Even though you’ll have the opportunity to receive two complete images, don’t expect to. It may take practice and it will certainly take the right setup and conditions, to get just one complete image. With that said, here are some tips that may help you get more images and/or better images.


Check Twitter for #ISS #SSTV status and images

For several hours after the April and July 2015 SSTV events were scheduled to start, only a “blank signal” was transmitted. There was no audio so no images could be decoded. During these events Twitter users all over the world posted what they heard using hashtags #ISS #SSTV. As soon as people started hearing the SSTV audio, they reported it on Twitter.

By searching for these hashtags you can stay up to date on the current status of the transmissions, which sometimes go longer than scheduled. Maybe more importantly, you can also see all the images people are getting!

SSTV Status reports can also be found on ISS Fan Club on the right side of the page. For details on all reports on that website go to

Lastly, if you go to the AMSAT satellite status page you can see “ISS-SSTV” reports at the very bottom of the table.  Yellow colored cells mean it was heard. Red means it wasn’t heard. Cells closer to the left are most recent. If you mouse over a cell you can see all the reports for that hour,  who it was by, and in what 15 minute block of the cell hour it was relevant to.

Open the squelch

For weak signal work you always want to leave the squelch wide open to avoid missing any signals. Even though the radio used for ISS SSTV puts out 25 watts, which is a lot for an amateur radio satellite, the signal is still relatively weak when it’s hundreds of miles away and hundreds of miles high. Don’t miss any of the signal. Keep the squelch open.

This will also make it easier to identify the signal when it first comes in, or when the transmission first starts because the change between the high volume of the noise/static and the relative low volume of the transmitted signal will be more noticeable than if you had the squelch closed.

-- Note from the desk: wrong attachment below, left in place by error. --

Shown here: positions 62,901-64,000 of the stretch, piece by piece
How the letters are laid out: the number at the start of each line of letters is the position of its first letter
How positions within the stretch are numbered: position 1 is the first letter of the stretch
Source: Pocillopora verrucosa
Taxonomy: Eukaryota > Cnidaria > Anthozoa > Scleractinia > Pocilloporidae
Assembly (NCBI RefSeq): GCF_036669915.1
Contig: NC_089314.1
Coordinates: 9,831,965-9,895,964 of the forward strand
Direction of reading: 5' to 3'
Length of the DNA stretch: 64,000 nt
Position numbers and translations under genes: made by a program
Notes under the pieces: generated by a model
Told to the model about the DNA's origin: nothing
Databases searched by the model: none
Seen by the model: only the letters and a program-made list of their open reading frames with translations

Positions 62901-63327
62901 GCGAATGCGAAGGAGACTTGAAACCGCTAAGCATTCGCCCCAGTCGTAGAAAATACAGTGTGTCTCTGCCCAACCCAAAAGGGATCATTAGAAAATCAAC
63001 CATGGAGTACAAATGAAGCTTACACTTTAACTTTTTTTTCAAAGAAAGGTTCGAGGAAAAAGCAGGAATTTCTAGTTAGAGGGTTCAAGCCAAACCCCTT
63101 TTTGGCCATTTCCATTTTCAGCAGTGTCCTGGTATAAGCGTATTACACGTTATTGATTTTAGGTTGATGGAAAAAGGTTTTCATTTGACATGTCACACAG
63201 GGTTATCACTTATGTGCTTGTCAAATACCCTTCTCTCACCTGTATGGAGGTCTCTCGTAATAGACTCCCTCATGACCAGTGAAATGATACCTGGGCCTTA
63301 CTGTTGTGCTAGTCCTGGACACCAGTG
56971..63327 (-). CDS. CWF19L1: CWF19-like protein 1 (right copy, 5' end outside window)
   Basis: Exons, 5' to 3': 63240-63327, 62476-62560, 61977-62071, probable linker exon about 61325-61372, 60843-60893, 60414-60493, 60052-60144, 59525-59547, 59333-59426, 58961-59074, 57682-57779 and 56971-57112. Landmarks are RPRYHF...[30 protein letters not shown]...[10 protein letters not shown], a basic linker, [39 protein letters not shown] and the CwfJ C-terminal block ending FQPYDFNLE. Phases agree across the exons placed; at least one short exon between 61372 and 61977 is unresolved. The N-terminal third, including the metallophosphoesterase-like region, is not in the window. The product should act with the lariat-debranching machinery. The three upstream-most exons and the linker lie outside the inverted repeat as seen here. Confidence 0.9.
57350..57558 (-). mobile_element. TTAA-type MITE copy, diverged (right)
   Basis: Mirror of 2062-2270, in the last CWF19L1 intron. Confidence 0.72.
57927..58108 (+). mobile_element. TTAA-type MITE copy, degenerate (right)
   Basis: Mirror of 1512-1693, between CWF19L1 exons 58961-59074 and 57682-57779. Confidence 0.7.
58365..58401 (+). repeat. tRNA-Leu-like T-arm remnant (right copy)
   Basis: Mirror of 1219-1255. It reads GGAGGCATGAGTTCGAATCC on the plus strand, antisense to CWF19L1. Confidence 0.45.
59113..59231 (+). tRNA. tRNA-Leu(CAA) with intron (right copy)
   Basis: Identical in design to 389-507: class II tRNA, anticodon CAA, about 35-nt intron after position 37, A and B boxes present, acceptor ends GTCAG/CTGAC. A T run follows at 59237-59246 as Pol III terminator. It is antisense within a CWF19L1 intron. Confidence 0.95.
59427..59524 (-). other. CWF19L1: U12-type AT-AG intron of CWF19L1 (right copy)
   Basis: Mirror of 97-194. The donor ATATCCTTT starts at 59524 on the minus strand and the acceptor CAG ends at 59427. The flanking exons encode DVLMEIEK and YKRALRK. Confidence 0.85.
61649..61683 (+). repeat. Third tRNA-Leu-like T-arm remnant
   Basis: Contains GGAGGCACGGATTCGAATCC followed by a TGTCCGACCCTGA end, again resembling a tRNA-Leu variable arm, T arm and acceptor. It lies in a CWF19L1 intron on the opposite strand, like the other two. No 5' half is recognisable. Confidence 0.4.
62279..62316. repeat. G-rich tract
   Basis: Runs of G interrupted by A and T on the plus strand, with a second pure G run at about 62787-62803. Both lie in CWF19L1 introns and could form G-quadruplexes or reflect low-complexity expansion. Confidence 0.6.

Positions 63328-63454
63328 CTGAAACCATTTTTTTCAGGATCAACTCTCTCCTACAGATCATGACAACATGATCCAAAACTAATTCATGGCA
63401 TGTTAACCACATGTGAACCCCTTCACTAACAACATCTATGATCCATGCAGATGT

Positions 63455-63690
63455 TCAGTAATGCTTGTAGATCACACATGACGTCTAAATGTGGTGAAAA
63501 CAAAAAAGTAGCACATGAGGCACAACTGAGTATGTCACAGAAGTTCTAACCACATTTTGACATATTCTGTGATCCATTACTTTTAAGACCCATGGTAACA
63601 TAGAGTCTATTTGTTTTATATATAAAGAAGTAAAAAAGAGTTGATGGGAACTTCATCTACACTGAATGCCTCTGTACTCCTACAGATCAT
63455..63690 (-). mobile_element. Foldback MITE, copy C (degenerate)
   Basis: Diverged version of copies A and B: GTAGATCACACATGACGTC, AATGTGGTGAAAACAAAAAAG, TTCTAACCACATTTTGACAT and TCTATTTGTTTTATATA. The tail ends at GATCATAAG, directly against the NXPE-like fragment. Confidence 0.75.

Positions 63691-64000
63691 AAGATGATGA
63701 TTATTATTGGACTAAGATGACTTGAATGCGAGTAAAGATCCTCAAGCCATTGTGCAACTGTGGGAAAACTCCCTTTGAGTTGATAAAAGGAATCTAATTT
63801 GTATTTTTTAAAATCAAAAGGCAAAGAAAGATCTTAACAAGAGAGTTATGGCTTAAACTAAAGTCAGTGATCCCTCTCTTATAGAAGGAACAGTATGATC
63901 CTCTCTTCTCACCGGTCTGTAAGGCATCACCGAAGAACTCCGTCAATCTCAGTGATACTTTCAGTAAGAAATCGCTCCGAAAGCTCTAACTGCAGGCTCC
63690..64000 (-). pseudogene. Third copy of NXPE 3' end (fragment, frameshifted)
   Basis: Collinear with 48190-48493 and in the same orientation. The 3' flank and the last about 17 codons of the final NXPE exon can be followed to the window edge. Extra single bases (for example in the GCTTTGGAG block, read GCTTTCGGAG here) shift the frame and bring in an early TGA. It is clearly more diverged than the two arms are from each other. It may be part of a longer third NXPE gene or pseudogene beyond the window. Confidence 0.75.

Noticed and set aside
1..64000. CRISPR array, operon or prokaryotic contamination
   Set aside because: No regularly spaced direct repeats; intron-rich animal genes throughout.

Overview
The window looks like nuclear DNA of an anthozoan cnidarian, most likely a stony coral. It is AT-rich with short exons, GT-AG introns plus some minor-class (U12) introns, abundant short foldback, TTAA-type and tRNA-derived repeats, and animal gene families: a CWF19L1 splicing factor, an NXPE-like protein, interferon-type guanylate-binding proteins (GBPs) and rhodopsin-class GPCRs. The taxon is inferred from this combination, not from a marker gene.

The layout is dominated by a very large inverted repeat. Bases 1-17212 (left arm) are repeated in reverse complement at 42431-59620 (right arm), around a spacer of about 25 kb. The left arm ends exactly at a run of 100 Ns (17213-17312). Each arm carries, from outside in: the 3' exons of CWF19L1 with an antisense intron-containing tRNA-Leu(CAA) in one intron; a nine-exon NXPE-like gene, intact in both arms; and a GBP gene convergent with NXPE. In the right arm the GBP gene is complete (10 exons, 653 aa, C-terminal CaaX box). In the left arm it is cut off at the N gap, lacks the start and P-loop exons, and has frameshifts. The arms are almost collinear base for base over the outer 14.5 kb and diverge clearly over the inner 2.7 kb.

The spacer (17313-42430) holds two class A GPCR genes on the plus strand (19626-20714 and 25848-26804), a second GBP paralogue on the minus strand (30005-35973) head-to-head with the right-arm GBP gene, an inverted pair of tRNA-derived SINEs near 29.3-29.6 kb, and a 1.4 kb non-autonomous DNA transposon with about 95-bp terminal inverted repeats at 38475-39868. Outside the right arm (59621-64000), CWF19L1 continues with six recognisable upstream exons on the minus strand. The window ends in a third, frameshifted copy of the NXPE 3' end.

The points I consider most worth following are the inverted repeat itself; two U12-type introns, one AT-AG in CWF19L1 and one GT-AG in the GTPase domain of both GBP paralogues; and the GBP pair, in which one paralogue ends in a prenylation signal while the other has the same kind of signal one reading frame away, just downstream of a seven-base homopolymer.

Record audio and decode later

During previous SSTV events some listeners didn’t configure their SSTV apps/software for the right mode. Even though they received the signal/audio from the ISS, since the software wasn’t configured properly, they decoded no images.

A wise choice would be to just record the audio from the radio and play it back later when you have time to experiment with different settings. This also makes it easier to fix slanted images/correct for bad sync, which are common issues.

If you decide to just record the audio and worry with decoding later, record the audio at a high quality to preserve as much of the original fidelity of the audio as possible, otherwise the quality of the image will suffer.

Test Decoding Software

It’s really exciting to watch images decode live while receiving the SSTV transmission from the ISS. If you don’t want to record the pass and decode later, or you want to decode live and record, make sure to test your decoding software so you know it will work at the moment of truth. To do this you’ll need to play back an audio recording of an SSTV transmission created using the same mode as what the ISS will be using, which is PD180. I made one which is available on YouTube, SoundCloud and as an mp3 download via Dropbox:

Try low elevation passes if you have a directional antenna

If you’re using a directional antenna like an Arrow II antenna or a tape measure antenna, don’t limit yourself to high elevation/altitude passes.

With the 25 watt ISS SSTV transmissions, you can receive the signal from horizon to horizon. Even a pass with only a max elevation of five degrees can produce good images.

Other resources

Official April 11th 2016 event announcement

Here is where I got the schedule and details of this event.

AMSAT UK webpage for beginners

If you’re using MMSSTV, please see the advice on configuring it at the following AMSAT UK webpage. Also check it out for more detailed information on ISS SSTV.

(Thanks to AMSAT UK for the above page, as I used it for a couple of the decoding software links and inspiration for this page. I tried not to duplicate much though, so please read it too.)

AMSAT-UK announcement for tentative December 26th-27th event

YouTube videos of past ISS SSTV receptions

Watch YouTube videos of people receiving images during previous events to see how they did it. You can start with two of my videos!

My First ISS SSTV reception – April 2015

My First Perfect ISS SSTV Image! – April 2015

A video which shows how easy it is to receive the ISS with just an HT

Official Sources of ISS SSTV information


Good Luck and 73!

John, KG4AKV, Raleigh North Carolina, United States